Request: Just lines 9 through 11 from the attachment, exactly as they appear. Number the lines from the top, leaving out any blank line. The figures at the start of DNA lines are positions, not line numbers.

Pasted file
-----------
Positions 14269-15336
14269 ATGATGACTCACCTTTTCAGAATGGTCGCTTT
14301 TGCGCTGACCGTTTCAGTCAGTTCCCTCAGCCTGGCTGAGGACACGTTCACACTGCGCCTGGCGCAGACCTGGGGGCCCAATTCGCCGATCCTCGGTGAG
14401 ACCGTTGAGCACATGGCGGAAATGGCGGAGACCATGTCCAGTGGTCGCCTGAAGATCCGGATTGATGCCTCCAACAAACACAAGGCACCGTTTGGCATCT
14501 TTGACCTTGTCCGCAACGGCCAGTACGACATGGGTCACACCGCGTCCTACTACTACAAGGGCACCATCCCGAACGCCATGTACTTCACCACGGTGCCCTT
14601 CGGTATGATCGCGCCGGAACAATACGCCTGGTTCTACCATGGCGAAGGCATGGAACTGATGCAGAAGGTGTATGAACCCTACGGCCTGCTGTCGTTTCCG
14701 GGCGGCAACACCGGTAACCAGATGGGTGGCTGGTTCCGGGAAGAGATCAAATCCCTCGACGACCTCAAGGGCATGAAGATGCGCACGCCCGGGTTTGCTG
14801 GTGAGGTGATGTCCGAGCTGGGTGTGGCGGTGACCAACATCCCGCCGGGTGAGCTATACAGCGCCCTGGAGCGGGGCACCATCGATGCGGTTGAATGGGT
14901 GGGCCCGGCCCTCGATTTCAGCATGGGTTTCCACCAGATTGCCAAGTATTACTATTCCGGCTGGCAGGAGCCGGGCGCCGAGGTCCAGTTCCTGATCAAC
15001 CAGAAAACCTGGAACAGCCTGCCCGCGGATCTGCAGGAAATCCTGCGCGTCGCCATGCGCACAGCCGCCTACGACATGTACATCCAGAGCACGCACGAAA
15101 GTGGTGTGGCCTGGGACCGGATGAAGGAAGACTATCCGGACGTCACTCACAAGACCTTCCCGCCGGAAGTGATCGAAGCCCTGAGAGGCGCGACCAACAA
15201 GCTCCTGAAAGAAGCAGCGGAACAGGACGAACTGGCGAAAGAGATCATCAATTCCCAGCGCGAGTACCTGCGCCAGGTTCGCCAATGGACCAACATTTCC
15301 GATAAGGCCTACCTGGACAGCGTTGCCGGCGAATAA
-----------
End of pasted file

14901 GGGCCCGGCCCTCGATTTCAGCATGGGTTTCCACCAGATTGCCAAGTATTACTATTCCGGCTGGCAGGAGCCGGGCGCCGAGGTCCAGTTCCTGATCAAC
15001 CAGAAAACCTGGAACAGCCTGCCCGCGGATCTGCAGGAAATCCTGCGCGTCGCCATGCGCACAGCCGCCTACGACATGTACATCCAGAGCACGCACGAAA
15101 GTGGTGTGGCCTGGGACCGGATGAAGGAAGACTATCCGGACGTCACTCACAAGACCTTCCCGCCGGAAGTGATCGAAGCCCTGAGAGGCGCGACCAACAA